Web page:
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Reviewed by:
  • Chinese Discourses on the Peasant, 1900-1949
  • Susanne Weigelin-Schwiedrzik (bio)
Xiaorong Han . Chinese Discourses on the Peasant, 1900-1949. SUNY Series in Chinese Philosophy and Culture, Roger T. Ames, editor. Albany: State University of New York Press, 2005. xi, 259 pp. Hardcover $75.00, ISBN 0-7914-6319-2.

Xiaorong Han's book is a comprehensive overview of discourse on peasants' roles in China's modernization as it developed during the first half of the twentieth century. Chinese Discourses on the Peasant is a helpful introduction to the topic for undergraduate classes and a useful reading guide for graduate students in search of documentation on the topic. However, this book does not provide a clear analytical approach, a fresh methodology, or new insights.

Chinese Discourses on the Peasant is comprehensive because of its choice of sources and its mode of presentation. In contrast with most scholars who look at either Marxist theoreticians or non-Marxist intellectuals, Han examines both these groups. Whereas scholars typically focus on either literature or philosophy, Han addresses both these genres and includes novels and short stories from well-known and lesser-known Chinese writers of 1900-1949. He presents the reader with the main arguments exchanged in his sources, avoiding prejudices and biases. Only in the conclusion does Han make his own viewpoint clear. Here, he raises some issues of major importance, albeit not drawn from analysis of his [End Page 421] sources, but rather from his overall understanding of peasants' role in the modernization of China.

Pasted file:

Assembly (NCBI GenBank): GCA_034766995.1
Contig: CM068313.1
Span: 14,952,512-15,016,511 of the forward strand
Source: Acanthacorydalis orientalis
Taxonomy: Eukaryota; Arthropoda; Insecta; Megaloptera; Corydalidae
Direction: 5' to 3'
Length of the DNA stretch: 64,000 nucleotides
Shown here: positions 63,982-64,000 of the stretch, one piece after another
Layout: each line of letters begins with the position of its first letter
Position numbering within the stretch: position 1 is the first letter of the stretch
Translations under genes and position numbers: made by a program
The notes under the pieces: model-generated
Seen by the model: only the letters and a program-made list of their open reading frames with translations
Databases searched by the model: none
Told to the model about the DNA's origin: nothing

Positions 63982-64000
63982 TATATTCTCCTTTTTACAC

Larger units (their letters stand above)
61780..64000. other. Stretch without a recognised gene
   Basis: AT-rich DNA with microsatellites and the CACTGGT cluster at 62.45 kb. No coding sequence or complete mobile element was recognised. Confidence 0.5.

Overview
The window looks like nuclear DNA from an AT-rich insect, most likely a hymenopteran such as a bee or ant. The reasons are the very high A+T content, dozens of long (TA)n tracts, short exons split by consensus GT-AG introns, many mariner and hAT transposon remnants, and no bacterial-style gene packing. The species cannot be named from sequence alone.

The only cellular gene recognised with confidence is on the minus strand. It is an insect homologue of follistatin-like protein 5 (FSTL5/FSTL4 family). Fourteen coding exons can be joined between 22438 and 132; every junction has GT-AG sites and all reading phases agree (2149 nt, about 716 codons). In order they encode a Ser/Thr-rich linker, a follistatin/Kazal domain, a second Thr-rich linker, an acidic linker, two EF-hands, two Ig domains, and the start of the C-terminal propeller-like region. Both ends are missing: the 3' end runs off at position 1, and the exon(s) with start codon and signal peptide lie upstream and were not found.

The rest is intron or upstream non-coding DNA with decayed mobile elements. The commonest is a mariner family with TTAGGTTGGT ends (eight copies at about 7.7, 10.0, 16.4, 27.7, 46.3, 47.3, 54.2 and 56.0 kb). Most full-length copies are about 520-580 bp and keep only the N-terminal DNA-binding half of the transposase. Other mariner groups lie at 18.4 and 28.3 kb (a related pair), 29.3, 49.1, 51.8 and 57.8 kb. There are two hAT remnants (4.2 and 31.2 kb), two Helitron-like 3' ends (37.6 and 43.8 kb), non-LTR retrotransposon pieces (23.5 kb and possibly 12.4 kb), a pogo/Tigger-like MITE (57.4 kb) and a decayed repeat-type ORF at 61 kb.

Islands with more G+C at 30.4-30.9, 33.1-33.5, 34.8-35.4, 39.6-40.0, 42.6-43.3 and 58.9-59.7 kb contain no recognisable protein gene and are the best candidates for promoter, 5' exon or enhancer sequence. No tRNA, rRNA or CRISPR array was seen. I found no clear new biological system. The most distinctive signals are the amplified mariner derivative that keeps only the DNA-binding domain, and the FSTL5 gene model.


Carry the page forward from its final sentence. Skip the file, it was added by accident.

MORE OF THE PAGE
A closer look at Han's text shows that he prefers the traditional way of writing history in China-hiding his interpretations in the text (yu lun yu shi 禹论于 史). Han's main argument is that most Chinese intellectuals "went to the peasants for their potential political power" (p. 12). This argument is used by both of the factions he identifies in the debate: the reformers and the revolutionaries (p. 171). Whether the intellectual factions viewed peasants as ignorant or innocent, as victims of imperialism or feudalism, as a revolutionary force or as a passive populace living in unbearable conditions, these intellectuals were interested in peasants' roles only because "the nation's interests were always supreme; in the name of the nation, peasants' interests could be either promoted or sacrificed" (p. 170). Intellectuals' viewpoints were presented in debates of the 1920s and 1930s and clearly varied; Han argues that the variety of viewpoints were due to differences in intellectuals' "grand programs for China in general and rural China in particular" (p. 115). Intellectuals were convinced that they needed scientific proof for their political programs, and this is why intellectuals turned to the countryside to study the peasant role and to academic debates on rural society in which "they endeavoured to link those [ … ] ideas with the realities of China" (p. 116). Because intellectuals' debate over peasants' roles was part and parcel of their political fight for power, they tended to exaggerate the differences between their arguments. However, whether these intellectuals were nationalist or communist, Trotskyite or anarchist, conservative or progressive, they all believed that peasants needed guidance. Han suggests that the peasants were unable to solve the "rural problem" of poverty and inequality without the intellectuals, and the intellectuals were unable to solve the "national problem" of oppression by colonialism without peasant support (p. 138). As most intellectuals came from the countryside, they were well acquainted with the situation, but through their training outside China or in Chinese cities they had adopted ideologies that were "all first developed in the cities" (p. 137). Intellectuals spoke a common language, developed academic attitudes and habits, and articulated scholarly beliefs through which they marked themselves as different from the countryside people they had once been. In order to win peasants' support for their respective programs, intellectuals disguised themselves and pretended to be "learning from the peasants" rather than teaching them how to organize the revolution. One precondition for intellectuals to convince the peasants of their good intentions was "to turn away from one's own family and class" (p. 151). As this was regarded as a major challenge, it was simultaneously "taken as a touchstone for distinguishing a real revolutionary...


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